Bookings of Australian wine tours have swelled in the past decade. In part on the strength of inexpensive and flavorful below-$10 wines with eye-catching labels, the Aussie wine industry surged in the mid/late 2000s, and Australian wine took the world by storm.
Australia’s most popular grape is the Shiraz, followed by Cabernet Sauvignon, Chardonnay, Merlot and Semillon. Wine connoisseurs will attest that select Australian vineyards, of which there are upwards of 2,000, produce some of the finer wines in the world.
This past December, I made a plan to visit the glorious five villages of the Italian Liguria region, the Cinque Terre. To wander the isolated, cliff-topping villages and hike the rugged trails over-looking the Mediterranean had always been on my wish list since seeing a friend’s photos of the region while she was spending time in the neighbouring “big city,” La Spezia. The hiking trails of the Cinque Terre were constructed by local “sea people” as a means to get to nearby villages quicker for supplies. Walking the same paths as locals did to me was the authentic traveling experience I was looking for, and I wanted to take in every bit of it.
Doing some pre-departure research, I was well aware that strong rains often accompany the winter season in the Cinque Terre. This was the case in 2011, where severe landslides took a toll on the 11th century construction, devastating one village especially, Vernazza. Potential risk of landslides often causes such famous hiking routes like Via del Amore to close. During my time on the Liguria Coast, this was indeed the case not with one, but with all of the hiking trails in the Cinque Terre!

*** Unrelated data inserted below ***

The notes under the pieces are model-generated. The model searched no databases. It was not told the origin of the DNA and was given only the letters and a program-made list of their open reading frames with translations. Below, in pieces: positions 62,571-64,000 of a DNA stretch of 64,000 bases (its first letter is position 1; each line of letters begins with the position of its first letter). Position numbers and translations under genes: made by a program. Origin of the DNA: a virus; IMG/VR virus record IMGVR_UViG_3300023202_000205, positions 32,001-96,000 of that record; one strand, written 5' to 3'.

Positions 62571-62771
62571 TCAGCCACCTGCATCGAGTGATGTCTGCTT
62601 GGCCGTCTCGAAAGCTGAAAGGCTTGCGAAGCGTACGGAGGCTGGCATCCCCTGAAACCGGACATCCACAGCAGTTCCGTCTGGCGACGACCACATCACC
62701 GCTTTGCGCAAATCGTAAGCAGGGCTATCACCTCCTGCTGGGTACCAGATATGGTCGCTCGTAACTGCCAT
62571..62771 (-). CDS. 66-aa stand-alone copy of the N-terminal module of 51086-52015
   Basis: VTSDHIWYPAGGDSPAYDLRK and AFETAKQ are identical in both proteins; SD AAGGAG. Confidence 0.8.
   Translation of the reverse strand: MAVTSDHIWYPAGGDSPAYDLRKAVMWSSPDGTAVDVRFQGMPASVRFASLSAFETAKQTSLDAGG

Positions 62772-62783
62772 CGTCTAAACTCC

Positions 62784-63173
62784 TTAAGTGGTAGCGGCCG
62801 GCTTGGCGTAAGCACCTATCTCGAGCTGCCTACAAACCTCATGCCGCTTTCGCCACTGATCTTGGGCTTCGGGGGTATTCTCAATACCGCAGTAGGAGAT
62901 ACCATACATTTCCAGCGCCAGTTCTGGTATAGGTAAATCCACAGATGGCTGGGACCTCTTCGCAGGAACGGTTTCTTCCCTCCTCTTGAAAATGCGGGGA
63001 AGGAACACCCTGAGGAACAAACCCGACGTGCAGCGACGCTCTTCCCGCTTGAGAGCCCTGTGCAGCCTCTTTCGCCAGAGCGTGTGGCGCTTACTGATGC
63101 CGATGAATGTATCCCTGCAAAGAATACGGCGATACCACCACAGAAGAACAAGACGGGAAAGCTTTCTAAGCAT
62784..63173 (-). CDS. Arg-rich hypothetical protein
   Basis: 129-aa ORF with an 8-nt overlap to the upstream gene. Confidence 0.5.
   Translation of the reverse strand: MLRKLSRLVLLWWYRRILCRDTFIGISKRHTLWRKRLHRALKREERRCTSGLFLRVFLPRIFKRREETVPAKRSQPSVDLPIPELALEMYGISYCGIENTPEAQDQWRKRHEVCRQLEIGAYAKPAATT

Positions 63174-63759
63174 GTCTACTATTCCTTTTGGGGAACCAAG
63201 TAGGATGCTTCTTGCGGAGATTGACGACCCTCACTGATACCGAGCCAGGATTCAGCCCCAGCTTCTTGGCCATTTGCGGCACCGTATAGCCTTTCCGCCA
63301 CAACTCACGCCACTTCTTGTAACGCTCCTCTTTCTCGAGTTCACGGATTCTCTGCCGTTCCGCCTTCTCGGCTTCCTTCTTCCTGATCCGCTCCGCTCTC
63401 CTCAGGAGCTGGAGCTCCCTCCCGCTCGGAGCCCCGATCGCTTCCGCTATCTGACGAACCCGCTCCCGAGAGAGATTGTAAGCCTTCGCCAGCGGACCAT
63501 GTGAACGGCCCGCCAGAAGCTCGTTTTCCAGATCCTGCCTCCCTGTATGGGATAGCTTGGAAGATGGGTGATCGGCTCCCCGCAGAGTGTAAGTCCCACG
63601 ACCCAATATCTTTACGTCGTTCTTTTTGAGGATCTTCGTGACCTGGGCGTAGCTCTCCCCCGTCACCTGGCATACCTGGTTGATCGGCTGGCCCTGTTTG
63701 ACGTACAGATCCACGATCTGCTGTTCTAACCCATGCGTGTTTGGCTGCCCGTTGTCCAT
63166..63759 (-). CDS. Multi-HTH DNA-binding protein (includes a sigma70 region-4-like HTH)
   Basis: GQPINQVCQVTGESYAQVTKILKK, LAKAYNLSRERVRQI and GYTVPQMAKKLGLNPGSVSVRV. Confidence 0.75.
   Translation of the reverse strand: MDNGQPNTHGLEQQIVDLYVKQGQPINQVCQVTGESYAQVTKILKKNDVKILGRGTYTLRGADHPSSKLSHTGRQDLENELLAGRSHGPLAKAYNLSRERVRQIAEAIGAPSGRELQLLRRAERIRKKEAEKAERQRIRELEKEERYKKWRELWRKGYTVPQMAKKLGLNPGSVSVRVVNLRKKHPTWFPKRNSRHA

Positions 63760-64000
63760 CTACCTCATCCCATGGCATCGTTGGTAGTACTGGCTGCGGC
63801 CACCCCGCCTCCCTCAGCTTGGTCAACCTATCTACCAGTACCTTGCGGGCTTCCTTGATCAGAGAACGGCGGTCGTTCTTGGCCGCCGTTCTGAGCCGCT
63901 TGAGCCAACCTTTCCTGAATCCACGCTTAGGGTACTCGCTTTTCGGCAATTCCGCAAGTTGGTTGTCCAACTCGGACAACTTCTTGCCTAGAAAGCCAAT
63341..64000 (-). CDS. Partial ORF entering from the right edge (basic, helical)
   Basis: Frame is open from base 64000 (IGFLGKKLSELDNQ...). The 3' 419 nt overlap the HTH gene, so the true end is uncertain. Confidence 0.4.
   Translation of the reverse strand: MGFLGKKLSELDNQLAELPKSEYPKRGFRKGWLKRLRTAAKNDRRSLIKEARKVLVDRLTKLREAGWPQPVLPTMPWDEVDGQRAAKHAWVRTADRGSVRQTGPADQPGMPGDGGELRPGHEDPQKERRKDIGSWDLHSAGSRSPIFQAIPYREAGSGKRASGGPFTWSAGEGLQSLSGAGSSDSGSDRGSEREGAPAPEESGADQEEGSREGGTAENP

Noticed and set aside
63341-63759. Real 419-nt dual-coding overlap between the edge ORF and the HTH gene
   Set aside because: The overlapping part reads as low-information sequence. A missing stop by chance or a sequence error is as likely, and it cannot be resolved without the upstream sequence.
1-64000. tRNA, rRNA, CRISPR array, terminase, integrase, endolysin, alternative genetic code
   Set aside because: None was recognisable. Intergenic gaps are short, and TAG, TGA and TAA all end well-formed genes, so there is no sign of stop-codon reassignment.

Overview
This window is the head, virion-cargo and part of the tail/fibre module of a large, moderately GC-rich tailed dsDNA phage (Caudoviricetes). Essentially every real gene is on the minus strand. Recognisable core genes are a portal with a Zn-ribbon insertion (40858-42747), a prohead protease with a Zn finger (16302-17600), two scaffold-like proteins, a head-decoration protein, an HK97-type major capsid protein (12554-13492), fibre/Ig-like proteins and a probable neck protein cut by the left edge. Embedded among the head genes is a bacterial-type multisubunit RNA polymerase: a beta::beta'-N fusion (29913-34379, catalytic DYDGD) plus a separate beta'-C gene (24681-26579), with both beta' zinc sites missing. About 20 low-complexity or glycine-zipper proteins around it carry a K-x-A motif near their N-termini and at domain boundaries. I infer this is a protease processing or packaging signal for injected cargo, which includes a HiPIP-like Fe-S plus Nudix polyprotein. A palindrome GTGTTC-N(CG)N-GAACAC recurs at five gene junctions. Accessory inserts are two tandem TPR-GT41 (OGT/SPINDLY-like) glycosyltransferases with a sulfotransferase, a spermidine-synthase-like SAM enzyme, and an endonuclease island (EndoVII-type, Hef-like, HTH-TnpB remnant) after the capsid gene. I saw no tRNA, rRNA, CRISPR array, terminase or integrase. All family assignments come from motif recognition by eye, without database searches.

Still determined to find a way around the closed trails, I attempted what locals call the “higher route” from Manarole to the highest situated village of the five, Corniglia. According to the city information kiosk, this route was also dangerous. Twenty minutes into my hike, pouring rain had coated the sleek steps. What looked like piled broken branches blocked my pathway and my barely-there grip footwear had me second-guessing my decision. Flashbacks started, bringing me back to the evening earlier; two plaques are stationed on a rock wall in Manarole to commemorate the life of a Canadian who accidently drowned, and an American who, as it says, was swept away by her husband, the Via del Amore. Gut overtook my adventurous side. After standing soaking wet from head to toe so short into my 1.5 hour hike, I decided to call it a day and take the local trains. I would try an alternate path tomorrow.
Sometimes all you need to cure your winter blues is a white-sand beach and sunshine. There’s no better way to get started on your New Year’s resolution to travel more and break out of your comfort zone than to hit the road (or air) for an escape from the dark wintry months from January to March.
Your getaway doesn’t have to break the bank. You can often actually save by planning your vacation during the winter months.
Whether you’re an outdoors aficionado or just want to get away to some sunshine, Costa Rica has something to offer. A relatively brief flight will land you in a tropical oasis. The winter months offer the best weather. You’re less likely to get rained out, and visibility is especially good for those who plan to spend time snorkeling or diving. Costa Rica’s laid-back local culture and myriad all-inclusive resorts makes this Central American country a no-brainer when you’re looking for a relaxing, easy-to-plan trip that everyone in the family will love.